This work describes the implementation and performance of AGILE focus corrections for advanced photo lithography in volume production as well as advanced development in IBM's 300mm facility. In particular, a logic hierarchy that manages the air gage sub-system corrections to optimize tool productivity while sampling with sufficient frequency to ensure focus accuracy for stable production processes is described. The information reviewed includes: General AGILE implementation approaches; Sample focus correction contours for critical 45nm, 32nm, and 22nm applications; An outline of the IBM Advanced Process Control (APC) logic and system(s) that manage the focus correction sets; Long term, historical focus correction data for stable 45nm processes as well as development stage 32nm processes; Practical issues encountered and possible enhancements to the methodology.
With decreasing critical dimension (CD) budgets and smaller k1 values the need for perfect focus control becomes paramount. Among the individual contributors to the overall focus budget, the accuracy of the leveling system on a process wafer and the focus setting accuracy for the individual layers are two major contributors. In our study we discuss the usage of a new non-optical leveling system and its measurement capability of wafer topography. By exposing focus-exposure matrices (FEMs) and measuring them on multiple points in the field, we demonstrate the systematic and random focus variation across the scanner exposure field for several layers. Critical back end of line (BEoL) layers in particular show considerable impact of topography, thus resulting in the across field focus variations shown. By using the newly developed AGILE leveling system which uses an air-gauge focus sensor we demonstrate a more accurate best focus determination across field, resulting in better overall focus performance. This AGILE system is expected to be independent on any process variation, since there is no (optical) interaction between the measurement device and the process layer stack. By the use of multi-point FEMs we show that the intrafield focus range can be reduced by as much as 50%, depending on certain layer and layout characteristics. We discuss the impact of the new sensor in conjunction with the extended FEM scheme on the overall focus budget for critical layers. Finally, we briefly show a possible integration scenario into the overall exposure strategy.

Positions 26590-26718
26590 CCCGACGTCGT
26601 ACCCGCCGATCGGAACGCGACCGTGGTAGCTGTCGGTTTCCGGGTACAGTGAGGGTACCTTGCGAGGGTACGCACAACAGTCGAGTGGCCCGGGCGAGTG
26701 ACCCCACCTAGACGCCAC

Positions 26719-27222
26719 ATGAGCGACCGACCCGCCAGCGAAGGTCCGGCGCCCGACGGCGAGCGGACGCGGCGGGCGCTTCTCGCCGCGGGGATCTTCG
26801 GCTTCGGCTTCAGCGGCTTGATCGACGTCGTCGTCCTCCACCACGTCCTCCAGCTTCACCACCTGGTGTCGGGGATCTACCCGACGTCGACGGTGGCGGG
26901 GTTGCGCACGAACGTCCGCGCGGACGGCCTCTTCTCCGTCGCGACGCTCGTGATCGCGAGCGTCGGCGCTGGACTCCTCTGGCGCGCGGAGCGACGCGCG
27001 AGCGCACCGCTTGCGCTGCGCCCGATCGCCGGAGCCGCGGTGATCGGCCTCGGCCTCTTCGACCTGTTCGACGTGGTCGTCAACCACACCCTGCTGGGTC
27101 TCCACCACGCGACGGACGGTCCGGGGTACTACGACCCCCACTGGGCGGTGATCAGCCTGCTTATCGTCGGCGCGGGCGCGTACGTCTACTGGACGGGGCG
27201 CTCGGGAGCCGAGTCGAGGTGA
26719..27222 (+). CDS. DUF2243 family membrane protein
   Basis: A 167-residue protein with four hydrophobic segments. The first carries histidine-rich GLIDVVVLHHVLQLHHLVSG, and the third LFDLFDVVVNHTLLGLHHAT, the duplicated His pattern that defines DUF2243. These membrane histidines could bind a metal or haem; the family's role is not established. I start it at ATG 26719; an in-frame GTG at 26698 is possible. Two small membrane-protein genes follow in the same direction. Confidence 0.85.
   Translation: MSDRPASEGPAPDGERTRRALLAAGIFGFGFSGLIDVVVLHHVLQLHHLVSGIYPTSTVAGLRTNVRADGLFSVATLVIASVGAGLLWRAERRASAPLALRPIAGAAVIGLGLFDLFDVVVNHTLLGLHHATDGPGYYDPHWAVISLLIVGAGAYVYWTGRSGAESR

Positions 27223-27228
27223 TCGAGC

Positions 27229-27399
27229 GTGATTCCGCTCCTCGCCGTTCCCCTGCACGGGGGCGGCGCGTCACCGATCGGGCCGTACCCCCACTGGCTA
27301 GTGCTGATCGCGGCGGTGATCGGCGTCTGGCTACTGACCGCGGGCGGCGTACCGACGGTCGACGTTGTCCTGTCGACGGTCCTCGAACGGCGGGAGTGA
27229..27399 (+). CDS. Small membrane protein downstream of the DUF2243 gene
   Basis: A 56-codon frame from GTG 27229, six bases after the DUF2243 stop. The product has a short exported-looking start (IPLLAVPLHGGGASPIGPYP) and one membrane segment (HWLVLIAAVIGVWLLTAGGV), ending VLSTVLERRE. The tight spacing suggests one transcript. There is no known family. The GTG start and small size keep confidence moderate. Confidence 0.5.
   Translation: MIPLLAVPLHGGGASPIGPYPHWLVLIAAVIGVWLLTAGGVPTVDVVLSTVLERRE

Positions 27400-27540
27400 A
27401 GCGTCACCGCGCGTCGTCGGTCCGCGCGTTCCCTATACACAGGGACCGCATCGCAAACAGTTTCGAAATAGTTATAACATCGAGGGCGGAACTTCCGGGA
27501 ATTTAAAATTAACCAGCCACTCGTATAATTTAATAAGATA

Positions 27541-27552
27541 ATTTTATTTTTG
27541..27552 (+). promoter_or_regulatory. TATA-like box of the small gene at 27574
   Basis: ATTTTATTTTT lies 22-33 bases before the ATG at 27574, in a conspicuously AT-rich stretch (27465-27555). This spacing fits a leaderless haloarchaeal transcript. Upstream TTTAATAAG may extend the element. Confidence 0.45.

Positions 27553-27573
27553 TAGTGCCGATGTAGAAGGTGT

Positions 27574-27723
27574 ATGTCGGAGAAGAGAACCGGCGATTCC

Our case study experimentally gauges the defocus component induced by a step in the exposure field substrate, with the edge of the step aligned parallel to the scanning slit. Such steps frequently occur at the border of different chiplets or process monitors within one exposure field. A common assumption is that a step-and-scan imaging system can correct for the majority of such topography, since the wafer is dynamically leveled under the static image plane as it is scanned. Our results show that the range of defocus approaches about 85% of the actual step height and thus contributes significantly to the overall focusing variance. This area on the wafer in which defocus can be observed extends by more than 3mm to both sides of the step. In the same area a degradation of imaging fidelity can be observed in the form of exaggerated proximity effects.
We formulate a physical model to extract effective dose and defocus (EDD) from pattern profile data and demonstrate its efficacy in the analysis of in-line scatterometer measurements. From the measurement of a single target structure, the model enables simultaneous computation of pattern dimensions pre-calibrated to the imaging system dose and focus settings. Our approach is generally applicable to ensuring the adherence of pattern features to dimensional tolerances in the control and disposition of product wafers while minimizing in-line metrology.